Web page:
Caldo/Kaldu: A Linguistic Mystery

It is no surprise that I am fond of soups, and ever since I have found out about it, I have made it a point to regularly enjoy caldo de pollo, a chicken soup dish I discovered first when visiting Bogota with my family but have since enjoyed in a variety of different contexts as a popular Mexican soup. It must be admitted that I am in general fond of chicken soups and will happily try just about any tradition of chicken soup around the world with a high chance of liking it as my anecdotal research has revealed so far. That said, there is a mystery I have become acquainted with, as it happens that a friend of mine from Indonesia has revealed that the word for soup/broth in the Austronesian language of Bahasa Indonesian is kaldu, a word very close to caldo given the exact similarity of meaning.

There are four main possibilities for such a cognate. For one, the similarity could be a chance similarity, depending on how one considers the odds that a two-syllable word would be nearly identical in two very widely separated languages in two entirely different language families. Second, there could be some sort of loan word that connects them. Several possibilities exist in such a case. Either the word is originally from the Western Romance languages of Iberia that was then spread to Southeast Asia (perhaps through the Philippines?), the word was originally Austronesian but was spread to Iberia through the same imperial connections, or the word was mutually borrowed by both Austronesian and Iberian languages through a common source, most likely Arabic given the geography involved.

How is one to solve such a mystery? If one looks at, say, the history of caldos in the Iberian world, one finds that they are everywhere to be found, with distinctive local soups under that name in Galicia and Portugal, in the Canary Islands, and all over Latin America, as well as among the diasporic populations of these peoples, who have apparently had this word for related broth soups that they have kept for centuries and have taken with them wherever they have gone and applied to a large number of similar but often locally distinctive dishes. Moreover, the word itself for caldo refers to a hot broth not only in Spanish and Portuguese/Galician, but also in Italian, showing itself to be a pretty strong word in the Romance subfamily of the Indo-European languages as a whole.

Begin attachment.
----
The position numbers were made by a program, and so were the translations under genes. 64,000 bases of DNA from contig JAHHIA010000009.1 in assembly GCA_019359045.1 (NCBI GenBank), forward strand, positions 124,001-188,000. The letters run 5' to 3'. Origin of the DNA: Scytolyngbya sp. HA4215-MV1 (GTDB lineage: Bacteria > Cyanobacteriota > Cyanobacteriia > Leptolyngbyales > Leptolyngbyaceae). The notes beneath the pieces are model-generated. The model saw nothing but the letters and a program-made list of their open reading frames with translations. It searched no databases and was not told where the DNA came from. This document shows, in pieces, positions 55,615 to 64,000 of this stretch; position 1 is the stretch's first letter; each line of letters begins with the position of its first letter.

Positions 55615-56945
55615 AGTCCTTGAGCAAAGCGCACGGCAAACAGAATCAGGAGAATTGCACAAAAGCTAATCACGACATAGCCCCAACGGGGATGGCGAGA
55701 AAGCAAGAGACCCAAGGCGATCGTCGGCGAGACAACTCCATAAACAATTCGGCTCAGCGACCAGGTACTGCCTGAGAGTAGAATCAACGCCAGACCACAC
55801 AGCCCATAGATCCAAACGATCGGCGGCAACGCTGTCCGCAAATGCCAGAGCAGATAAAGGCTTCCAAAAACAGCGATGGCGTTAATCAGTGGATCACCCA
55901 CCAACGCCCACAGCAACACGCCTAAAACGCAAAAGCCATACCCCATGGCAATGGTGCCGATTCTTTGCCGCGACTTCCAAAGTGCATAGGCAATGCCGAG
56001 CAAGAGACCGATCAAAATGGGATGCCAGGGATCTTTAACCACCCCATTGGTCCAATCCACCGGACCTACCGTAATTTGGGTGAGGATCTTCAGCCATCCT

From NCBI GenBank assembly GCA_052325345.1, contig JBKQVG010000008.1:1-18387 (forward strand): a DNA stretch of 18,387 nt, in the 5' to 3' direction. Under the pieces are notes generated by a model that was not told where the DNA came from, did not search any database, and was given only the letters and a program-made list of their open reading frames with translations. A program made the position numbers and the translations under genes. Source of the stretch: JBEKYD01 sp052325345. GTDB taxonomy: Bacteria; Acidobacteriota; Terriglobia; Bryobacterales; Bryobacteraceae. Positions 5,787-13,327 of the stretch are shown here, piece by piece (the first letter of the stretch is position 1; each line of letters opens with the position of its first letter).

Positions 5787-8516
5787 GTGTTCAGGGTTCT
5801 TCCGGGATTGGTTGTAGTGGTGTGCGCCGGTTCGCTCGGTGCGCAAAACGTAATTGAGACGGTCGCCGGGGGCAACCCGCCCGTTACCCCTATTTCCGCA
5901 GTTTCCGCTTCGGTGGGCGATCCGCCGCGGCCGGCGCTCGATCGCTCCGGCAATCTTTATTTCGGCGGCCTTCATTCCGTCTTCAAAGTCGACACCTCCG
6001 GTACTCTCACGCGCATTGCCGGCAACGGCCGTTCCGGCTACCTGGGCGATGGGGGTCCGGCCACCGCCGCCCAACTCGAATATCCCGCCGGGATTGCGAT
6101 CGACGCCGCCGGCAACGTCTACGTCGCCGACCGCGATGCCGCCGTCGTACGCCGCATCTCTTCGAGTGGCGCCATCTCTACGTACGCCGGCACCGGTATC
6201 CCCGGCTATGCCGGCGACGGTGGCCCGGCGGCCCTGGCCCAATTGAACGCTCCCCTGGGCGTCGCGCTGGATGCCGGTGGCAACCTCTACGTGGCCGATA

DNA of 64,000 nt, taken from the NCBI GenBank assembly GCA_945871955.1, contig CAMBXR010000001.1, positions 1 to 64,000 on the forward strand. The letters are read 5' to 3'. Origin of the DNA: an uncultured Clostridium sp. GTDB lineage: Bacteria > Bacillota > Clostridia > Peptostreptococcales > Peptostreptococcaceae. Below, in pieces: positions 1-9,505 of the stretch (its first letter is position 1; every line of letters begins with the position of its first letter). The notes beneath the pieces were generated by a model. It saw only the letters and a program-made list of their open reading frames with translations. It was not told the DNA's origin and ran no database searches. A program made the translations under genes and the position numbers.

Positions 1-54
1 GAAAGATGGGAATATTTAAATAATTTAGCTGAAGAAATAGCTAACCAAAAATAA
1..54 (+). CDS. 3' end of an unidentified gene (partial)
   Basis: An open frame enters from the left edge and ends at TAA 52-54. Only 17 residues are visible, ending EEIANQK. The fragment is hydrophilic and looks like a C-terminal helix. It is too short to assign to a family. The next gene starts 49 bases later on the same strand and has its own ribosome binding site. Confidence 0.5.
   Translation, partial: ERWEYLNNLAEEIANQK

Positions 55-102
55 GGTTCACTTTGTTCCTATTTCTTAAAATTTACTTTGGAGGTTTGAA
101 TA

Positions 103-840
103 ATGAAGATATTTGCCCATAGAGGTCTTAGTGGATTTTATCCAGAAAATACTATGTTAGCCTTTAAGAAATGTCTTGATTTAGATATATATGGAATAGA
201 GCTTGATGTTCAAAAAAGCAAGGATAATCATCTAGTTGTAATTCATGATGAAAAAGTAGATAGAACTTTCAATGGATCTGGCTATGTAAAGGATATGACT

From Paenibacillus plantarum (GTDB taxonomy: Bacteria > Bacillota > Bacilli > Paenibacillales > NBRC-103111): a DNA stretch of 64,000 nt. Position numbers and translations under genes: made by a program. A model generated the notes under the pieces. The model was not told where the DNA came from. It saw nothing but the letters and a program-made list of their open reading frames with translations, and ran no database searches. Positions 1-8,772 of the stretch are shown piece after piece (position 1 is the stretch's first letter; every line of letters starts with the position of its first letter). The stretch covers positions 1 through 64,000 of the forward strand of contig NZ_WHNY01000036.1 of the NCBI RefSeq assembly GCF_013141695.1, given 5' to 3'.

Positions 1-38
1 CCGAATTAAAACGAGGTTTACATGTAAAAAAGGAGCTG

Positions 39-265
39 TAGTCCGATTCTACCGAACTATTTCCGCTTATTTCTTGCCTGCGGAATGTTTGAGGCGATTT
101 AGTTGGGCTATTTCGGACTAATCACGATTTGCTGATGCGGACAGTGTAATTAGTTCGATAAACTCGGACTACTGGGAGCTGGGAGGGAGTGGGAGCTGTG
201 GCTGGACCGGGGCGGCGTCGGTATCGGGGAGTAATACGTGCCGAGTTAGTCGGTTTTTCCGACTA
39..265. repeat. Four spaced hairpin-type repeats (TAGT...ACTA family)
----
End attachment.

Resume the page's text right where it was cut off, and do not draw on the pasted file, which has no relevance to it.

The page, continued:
Interestingly enough, there is a situation where this word was used as a loanword in the Tagalog language, where a dish called arroz caldo (or hot rice soup) served as Spanish-named soup that itself had an origin that was Chinese-Filipino for a rice gruel that serves (naturally) as a comfort food in the Philippines. Also of interest is that kaldu is used as a word for broth not just in Indonesian but also in Malay and Cebuano, suggesting a pretty wide currency among Austronesian languages as well. How did this come to happen?

Well, as it turns out, kaldu appears to have been a loan word into various Austronesian languages from both the Portuguese and Spanish [1], starting in the period when they began exploring the world. As sometimes happens, the broth that Iberians enjoyed so much traveled well and was quickly adopted by the trading partners of the Portuguese and Spanish in Southeast Asia, where the word became adopted into Malay, Indonesian, and various Philippine languages as well, all of them coming to mean a hot broth-based soup, well-befitting of a word whose ultimate origin springs from the Latin calidus, meaning warm or hot, and being transferred to a wide group of languages not only in the Mediterranean world but indeed all the way into Southeast Asia as a dish that has served as a comfort food for not only me but many millions of other people as well.


About nathanalbright

I'm a person with diverse interests who loves to read. If you want to know something about me, just ask.
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